Appeal from the District Court of Mercer County, South Central Judicial District, the Honorable David E. Reich, Judge.
The opinion of the court was delivered by: Maring, Justice.
[¶1] Morris Lloyd Bauer appeals from a criminal judgment entered after a jury found him guilty of aggravated assault and driving under the influence. On appeal, he argues there was insufficient evidence for the jury to find him guilty of aggravated assault, and the trial court failed to properly instruct the jury. We affirm the judgment.
[¶2] Morris Bauer was charged with aggravated assault under N.D.C.C. § 12.1-17-02(2), a class C felony, and driving under the influence, a class B misdemeanor. Bauer and John Zimbro were involved in an altercation outside of a bar. Bauer, Dawn Bauer, Bauer's former wife, and John Zimbro were at a bar in Beulah, North Dakota. Dawn Bauer testified that both she and Zimbro spoke with Bauer in the bar. Bauer left and then later Zimbro and Dawn Bauer left. Zimbro gave Dawn Bauer a ride on his motorcycle to where her car was parked. She testified that, as they drove down the alley, they saw Bauer driving toward them in a Suburban.
[¶3] Zimbro testified Bauer slammed on his brakes and was hanging out of the door and was "hollering and carrying on." According to Dawn Bauer, Bauer came "flying out" of his Suburban, and swung at Zimbro. She testified that Zimbro pushed back, and an altercation ensued. Zimbro testified that both he and Bauer ended up in the Suburban. Dawn Bauer testified Bauer told Zimbro, "I'll cut you." Dawn Bauer also testified that Bauer's door was open and he reached back and had a knife, and "went at [Zimbro]." Zimbro testified they were in the Suburban when Bauer pulled a knife, described as both a buck knife and a folding knife, and cut Zimbro's arm. Zimbro testified he saw Bauer fold it up and put it back down by the console, and then he pulled the knife again and stated, "I'll cut you." Bauer swung at Zimbro's face and cut him across the nose. Zimbro got out of the Suburban. After Zimbro was cut, Dawn Bauer testified that Bauer remained in the Suburban with the door closed, but the window open, and Zimbro repeatedly kicked Bauer through the window. Zimbro testified that he also kicked Bauer after Bauer threatened to shoot him. Zimbro's report to the police did not mention Bauer swung first, and mentioned Zimbro pushed Bauer into the Suburban.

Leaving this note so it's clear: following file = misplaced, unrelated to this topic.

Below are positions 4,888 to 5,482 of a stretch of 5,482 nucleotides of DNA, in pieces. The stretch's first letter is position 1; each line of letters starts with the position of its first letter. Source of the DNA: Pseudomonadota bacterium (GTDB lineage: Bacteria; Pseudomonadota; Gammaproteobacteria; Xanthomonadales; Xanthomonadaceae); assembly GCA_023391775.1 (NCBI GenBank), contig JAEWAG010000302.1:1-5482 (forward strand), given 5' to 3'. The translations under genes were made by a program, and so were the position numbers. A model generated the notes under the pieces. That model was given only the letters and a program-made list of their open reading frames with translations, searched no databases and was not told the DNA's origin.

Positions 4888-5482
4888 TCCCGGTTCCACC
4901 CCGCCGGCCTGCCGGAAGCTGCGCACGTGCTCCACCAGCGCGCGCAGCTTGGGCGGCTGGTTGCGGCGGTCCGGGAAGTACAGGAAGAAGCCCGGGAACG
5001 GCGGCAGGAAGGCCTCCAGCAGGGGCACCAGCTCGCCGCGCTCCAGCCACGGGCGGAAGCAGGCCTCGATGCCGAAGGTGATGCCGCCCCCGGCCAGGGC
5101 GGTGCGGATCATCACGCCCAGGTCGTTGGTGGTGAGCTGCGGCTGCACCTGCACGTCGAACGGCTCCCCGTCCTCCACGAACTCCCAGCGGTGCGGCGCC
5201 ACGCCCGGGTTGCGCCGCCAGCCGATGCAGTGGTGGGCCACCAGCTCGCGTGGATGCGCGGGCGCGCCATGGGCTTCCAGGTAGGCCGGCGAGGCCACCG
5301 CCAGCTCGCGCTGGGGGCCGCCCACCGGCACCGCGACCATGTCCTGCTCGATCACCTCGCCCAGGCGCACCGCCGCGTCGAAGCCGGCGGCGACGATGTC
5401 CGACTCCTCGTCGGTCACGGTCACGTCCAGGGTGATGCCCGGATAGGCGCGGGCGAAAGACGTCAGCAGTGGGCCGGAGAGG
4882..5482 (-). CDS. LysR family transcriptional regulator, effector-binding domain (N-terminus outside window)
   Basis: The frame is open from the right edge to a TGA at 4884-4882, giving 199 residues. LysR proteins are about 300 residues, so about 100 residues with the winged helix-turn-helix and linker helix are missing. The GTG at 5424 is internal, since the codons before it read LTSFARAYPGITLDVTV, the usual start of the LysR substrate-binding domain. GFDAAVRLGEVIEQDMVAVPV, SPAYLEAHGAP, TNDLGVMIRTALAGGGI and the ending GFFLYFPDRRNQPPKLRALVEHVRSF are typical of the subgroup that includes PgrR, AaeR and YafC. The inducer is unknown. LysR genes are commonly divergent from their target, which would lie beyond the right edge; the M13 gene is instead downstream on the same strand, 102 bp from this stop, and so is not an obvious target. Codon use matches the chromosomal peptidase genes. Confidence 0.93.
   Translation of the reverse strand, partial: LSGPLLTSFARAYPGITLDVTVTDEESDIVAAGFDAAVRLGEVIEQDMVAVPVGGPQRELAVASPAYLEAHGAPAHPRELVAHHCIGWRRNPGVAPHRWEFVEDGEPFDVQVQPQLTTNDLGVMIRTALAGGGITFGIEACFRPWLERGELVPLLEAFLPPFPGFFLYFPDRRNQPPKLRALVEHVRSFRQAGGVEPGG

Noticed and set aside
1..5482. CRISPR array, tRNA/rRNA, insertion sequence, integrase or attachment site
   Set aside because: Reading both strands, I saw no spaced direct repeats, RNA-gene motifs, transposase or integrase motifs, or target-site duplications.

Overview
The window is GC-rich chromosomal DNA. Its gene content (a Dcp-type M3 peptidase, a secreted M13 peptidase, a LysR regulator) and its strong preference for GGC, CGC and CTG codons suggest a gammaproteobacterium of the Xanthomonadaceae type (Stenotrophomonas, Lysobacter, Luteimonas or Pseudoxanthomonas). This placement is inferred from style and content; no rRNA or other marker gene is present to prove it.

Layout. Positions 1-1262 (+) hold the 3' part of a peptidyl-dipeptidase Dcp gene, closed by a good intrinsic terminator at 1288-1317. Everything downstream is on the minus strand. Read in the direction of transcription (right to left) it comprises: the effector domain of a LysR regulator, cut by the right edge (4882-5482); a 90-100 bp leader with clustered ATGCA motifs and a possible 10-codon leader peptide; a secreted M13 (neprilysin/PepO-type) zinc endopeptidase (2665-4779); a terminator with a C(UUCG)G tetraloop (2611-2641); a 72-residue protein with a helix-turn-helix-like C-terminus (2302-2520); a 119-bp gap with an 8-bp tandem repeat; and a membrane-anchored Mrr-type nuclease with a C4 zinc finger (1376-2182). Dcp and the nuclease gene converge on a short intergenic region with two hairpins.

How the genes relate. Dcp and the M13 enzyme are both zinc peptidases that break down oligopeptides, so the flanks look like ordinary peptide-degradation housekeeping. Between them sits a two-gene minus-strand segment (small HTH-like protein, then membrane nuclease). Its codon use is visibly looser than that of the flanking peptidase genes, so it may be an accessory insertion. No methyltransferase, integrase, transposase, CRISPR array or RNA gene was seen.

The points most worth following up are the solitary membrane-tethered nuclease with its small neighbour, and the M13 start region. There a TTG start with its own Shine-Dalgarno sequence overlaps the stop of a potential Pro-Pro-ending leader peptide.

[¶4] Bauer did not testify. At trial, Bauer argued he acted in self-defense. An officer testified, in contrast to Zimbro's testimony about "hollering and carrying on," that Bauer reported to law enforcement he yelled "Dawn" in the alley, and Zimbro kicked him in the face through the Suburban. Bauer also told law enforcement he never exited the Suburban. He reported he had used a pair of hair clippers, and he did not know whether he cut Zimbro.
[¶5] At trial, Bauer moved for a judgment of acquittal under N.D.R.Crim.P. 29, arguing the knife was not a dangerous weapon and that possessing it under the circumstances did not indicate an intent or readiness to inflict serious bodily injury. The trial court denied the motion. The trial court also refused to provide the jury with the jury instructions Bauer had requested. Bauer objected to the court's instructions, arguing the court did not provide the essential elements of the crime and had failed to instruct the jury on its duty to follow the essential elements of aggravated assault. The jury found him guilty of aggravated assault and driving under the influence. Bauer appeals, arguing there was insufficient evidence to convict him of aggravated assault, and the trial court failed to properly instruct the jury.